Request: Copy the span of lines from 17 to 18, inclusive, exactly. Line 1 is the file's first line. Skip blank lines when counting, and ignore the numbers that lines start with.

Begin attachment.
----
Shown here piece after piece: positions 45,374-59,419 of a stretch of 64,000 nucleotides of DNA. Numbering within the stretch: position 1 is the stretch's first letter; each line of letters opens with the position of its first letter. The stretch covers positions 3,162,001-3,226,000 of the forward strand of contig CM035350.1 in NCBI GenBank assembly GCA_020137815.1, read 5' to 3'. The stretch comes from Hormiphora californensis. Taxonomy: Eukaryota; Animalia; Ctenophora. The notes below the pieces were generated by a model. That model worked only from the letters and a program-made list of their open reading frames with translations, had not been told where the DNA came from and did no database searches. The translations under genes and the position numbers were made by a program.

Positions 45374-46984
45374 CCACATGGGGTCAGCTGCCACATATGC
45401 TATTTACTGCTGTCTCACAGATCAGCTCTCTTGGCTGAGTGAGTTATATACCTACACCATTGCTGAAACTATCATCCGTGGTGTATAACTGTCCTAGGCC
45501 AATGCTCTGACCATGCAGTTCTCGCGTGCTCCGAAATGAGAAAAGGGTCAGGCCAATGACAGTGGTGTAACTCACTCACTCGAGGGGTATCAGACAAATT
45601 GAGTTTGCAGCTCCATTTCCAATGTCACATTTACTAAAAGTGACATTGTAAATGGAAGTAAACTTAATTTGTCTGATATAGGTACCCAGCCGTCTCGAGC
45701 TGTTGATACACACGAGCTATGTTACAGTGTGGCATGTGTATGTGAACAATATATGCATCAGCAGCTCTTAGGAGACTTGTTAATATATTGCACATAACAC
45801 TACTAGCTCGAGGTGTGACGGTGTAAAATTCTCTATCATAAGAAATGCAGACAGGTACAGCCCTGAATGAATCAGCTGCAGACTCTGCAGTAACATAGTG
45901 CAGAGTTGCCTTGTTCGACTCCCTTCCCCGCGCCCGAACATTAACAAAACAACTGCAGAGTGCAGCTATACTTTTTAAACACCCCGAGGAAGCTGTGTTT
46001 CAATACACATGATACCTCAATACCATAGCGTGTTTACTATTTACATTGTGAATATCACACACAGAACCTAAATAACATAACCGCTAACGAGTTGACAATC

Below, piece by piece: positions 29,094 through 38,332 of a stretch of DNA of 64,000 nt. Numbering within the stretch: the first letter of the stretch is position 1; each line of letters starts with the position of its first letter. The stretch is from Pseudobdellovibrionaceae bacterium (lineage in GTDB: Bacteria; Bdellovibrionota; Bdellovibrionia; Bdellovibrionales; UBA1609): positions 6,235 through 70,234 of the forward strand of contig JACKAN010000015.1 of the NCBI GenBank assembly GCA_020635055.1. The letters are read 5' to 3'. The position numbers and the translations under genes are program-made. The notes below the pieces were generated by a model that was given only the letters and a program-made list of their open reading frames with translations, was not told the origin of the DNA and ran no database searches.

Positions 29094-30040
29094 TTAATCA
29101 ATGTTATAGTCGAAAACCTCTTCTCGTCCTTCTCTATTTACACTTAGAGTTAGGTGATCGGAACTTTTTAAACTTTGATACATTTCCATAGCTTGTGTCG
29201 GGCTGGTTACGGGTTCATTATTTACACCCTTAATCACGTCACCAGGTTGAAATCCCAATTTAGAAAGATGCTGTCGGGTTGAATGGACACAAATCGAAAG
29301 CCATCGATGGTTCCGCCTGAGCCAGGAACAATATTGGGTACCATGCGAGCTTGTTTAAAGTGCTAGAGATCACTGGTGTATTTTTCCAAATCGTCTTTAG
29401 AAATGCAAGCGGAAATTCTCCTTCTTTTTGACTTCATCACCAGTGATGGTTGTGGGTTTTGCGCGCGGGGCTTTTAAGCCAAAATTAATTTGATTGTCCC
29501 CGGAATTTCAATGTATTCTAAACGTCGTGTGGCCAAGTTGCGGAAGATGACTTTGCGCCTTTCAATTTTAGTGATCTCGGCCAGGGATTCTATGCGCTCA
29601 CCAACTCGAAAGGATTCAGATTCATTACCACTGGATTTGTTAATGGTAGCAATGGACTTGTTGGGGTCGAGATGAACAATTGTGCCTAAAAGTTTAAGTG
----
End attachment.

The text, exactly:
29401 AAATGCAAGCGGAAATTCTCCTTCTTTTTGACTTCATCACCAGTGATGGTTGTGGGTTTTGCGCGCGGGGCTTTTAAGCCAAAATTAATTTGATTGTCCC
29501 CGGAATTTCAATGTATTCTAAACGTCGTGTGGCCAAGTTGCGGAAGATGACTTTGCGCCTTTCAATTTTAGTGATCTCGGCCAGGGATTCTATGCGCTCA